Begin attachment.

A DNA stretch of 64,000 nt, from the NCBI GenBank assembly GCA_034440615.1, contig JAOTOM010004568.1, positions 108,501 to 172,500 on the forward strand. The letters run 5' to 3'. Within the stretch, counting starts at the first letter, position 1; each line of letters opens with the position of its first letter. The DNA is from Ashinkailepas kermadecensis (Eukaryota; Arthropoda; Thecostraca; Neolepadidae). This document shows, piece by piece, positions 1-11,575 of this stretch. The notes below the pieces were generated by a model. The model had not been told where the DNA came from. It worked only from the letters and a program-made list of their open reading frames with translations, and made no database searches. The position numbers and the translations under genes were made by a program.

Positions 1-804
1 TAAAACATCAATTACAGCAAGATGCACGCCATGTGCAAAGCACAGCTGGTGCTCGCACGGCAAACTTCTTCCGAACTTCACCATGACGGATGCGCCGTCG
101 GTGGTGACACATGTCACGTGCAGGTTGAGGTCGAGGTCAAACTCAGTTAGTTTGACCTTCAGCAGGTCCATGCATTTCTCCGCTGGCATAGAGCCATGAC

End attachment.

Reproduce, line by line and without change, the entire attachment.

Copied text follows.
A DNA stretch of 64,000 nt, from the NCBI GenBank assembly GCA_034440615.1, contig JAOTOM010004568.1, positions 108,501 to 172,500 on the forward strand. The letters run 5' to 3'. Within the stretch, counting starts at the first letter, position 1; each line of letters opens with the position of its first letter. The DNA is from Ashinkailepas kermadecensis (Eukaryota; Arthropoda; Thecostraca; Neolepadidae). This document shows, piece by piece, positions 1-11,575 of this stretch. The notes below the pieces were generated by a model. The model had not been told where the DNA came from. It worked only from the letters and a program-made list of their open reading frames with translations, and made no database searches. The position numbers and the translations under genes were made by a program.

Positions 1-804
1 TAAAACATCAATTACAGCAAGATGCACGCCATGTGCAAAGCACAGCTGGTGCTCGCACGGCAAACTTCTTCCGAACTTCACCATGACGGATGCGCCGTCG
101 GTGGTGACACATGTCACGTGCAGGTTGAGGTCGAGGTCAAACTCAGTTAGTTTGACCTTCAGCAGGTCCATGCATTTCTCCGCTGGCATAGAGCCATGAC